Entries Tagged as New York
Farms, Fields and Ferraris Three August days and two nights by bicycle on the rural east end of Long Island, New York.
Every year we take turns planning our great summer bike touring adventure. This year it was Ken's turn and he hatched a plan to ride on the east end of Long Island, New York for three days. During planning, Ken was surprised to find that most of the east end of Long Island is really quite rural, with farms, fields and yes, Ferraris.
Let's take a step backwards, to how I got here. I had planned on touring this summer for at least a week, but a handful of decisions, by myself and others, prevented such a long excursion. In June I saw that a window would open around the July 4th holiday, with my wife visiting friends out of state and my family willing to host me.
One of the best things about living in New York City is our extensive regional rail system. Ever since I was in high school in the early nineties, I've been using commuter rail to get me to all kinds of great places to bike. When people think of New York, they imagine skyscrapers ... an endless cityscape. But the Big Apple offers a lot more, particularly for cyclists. Hourly service on one of the region's three commuter rail systems can often place you in a very quiet, bucolic setting -- perfect for riding -- in just an hour or two.
When you look at the Brooklyn Bridge from a distance, you don’t quite realize the angle of the slope of the path that gets you up to the flat center span. It was something I hadn’t noticed that much on my earlier reconnaissance trip, either. But now that I was riding “the Truck,” complete with passenger and towing a trailer on a hot and humid day in July 2012, I felt like I was cycling up a ski jump!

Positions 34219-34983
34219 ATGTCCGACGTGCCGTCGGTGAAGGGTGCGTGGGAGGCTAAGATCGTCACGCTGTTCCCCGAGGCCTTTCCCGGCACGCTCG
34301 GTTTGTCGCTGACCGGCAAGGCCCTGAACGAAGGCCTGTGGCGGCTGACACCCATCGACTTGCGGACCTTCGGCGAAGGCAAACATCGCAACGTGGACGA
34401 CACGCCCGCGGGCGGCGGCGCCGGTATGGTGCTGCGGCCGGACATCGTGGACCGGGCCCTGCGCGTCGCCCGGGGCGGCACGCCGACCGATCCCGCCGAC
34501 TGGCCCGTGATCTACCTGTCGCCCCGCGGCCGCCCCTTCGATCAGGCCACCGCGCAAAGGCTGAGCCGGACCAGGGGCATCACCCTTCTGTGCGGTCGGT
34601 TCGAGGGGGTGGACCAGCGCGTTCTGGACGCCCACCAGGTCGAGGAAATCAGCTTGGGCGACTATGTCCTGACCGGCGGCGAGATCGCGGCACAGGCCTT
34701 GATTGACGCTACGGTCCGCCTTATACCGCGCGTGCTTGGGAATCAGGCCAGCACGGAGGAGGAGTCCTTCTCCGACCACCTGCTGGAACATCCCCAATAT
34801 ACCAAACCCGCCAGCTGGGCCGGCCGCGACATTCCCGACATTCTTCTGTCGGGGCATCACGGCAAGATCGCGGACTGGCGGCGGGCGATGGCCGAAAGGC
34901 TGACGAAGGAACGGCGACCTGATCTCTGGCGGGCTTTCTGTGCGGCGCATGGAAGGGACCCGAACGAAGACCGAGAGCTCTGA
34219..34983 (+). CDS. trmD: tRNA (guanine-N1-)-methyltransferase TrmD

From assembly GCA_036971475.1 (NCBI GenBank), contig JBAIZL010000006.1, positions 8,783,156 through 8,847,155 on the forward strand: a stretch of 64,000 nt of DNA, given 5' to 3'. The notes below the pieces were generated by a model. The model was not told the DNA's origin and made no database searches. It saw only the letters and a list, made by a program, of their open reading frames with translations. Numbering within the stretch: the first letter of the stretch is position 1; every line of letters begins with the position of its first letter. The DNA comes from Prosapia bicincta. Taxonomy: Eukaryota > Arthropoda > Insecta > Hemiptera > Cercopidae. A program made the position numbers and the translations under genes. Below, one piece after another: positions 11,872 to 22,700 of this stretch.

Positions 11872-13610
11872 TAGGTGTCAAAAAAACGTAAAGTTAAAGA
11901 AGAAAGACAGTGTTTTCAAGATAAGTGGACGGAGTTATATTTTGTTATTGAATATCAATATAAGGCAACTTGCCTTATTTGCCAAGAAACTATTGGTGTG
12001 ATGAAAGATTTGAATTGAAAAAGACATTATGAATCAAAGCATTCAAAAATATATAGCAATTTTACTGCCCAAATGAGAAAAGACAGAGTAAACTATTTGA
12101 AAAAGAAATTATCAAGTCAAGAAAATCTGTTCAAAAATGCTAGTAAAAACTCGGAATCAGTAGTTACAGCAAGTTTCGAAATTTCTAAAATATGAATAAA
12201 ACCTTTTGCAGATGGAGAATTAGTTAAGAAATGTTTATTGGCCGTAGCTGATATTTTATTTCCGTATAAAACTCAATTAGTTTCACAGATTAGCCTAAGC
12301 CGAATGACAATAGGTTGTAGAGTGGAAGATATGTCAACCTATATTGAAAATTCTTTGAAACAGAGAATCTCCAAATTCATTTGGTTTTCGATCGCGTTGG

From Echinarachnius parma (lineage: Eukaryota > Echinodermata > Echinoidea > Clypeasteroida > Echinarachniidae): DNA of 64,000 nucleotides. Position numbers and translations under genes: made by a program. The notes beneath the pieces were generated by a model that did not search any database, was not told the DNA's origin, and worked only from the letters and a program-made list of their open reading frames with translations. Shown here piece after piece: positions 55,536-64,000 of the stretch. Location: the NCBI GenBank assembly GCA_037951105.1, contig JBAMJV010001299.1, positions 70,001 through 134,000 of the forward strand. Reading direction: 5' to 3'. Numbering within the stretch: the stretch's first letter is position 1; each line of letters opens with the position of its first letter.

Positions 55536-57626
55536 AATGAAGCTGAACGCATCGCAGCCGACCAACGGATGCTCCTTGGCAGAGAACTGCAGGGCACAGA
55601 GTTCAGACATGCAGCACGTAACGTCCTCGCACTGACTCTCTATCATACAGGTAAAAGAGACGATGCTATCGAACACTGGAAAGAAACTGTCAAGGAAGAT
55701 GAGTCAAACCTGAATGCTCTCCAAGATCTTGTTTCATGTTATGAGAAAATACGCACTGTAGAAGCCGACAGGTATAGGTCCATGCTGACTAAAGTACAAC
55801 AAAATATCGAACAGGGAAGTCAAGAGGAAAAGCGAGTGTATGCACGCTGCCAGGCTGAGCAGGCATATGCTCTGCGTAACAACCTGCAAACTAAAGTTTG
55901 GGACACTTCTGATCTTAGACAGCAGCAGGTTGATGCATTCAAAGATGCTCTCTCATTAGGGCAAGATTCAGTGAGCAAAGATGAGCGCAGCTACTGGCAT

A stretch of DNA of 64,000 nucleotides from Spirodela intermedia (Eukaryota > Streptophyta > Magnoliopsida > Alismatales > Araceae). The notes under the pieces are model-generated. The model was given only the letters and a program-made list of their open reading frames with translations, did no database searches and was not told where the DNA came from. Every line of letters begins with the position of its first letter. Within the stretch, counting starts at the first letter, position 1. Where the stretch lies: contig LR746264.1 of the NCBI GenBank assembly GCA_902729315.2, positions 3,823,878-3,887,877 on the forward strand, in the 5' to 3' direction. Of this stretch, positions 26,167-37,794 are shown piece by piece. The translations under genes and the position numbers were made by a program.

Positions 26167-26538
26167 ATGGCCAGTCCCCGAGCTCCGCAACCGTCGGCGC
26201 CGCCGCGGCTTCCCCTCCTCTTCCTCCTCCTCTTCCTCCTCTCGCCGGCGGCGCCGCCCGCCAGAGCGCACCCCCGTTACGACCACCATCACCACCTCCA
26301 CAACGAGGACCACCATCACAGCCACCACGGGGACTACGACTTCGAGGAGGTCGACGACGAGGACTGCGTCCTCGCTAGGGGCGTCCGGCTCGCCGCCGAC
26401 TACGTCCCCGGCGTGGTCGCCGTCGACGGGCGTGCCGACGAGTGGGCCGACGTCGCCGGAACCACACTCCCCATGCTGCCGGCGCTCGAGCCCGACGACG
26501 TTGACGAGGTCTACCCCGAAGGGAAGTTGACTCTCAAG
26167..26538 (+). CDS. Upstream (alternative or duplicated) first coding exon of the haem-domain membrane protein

Twenty-one years after finishing my first cross-county bicycle tour at Yankee Stadium, I ride north on the Hudson River Valley Greenway along Manhattan’s west side. I share the trail with joggers and bike commuters sometimes going faster than the rush hour motor traffic on the parallel Henry Hudson Parkway. It’s a crisp 42-degree early November morning, about the time of year I seem to do bike overnights, past peak bike touring season. Yet I’m warmed by the sun in a cloudless sky.
This year, I decided to make my first yearly trek out to the Sterling Forest, for my traditional first campout of the spring, happen by bike rather than motorized vehicle. I have a single speed mountain bike race coming up in two weeks, so the more hours I can spend on the bike the better. I would ride my single speed from Hackensack to my secret spot in the woods in Sloatsburg, New York.
I had an idea for our anniversary. Usually we get away for a four-day pedal sometime in September, but with my other plans eating up time we weren't sure it would happen this year. I'd miss that time alone as a couple, so I suggested a simple bike overnight. This means more to us than any restaurant celebration.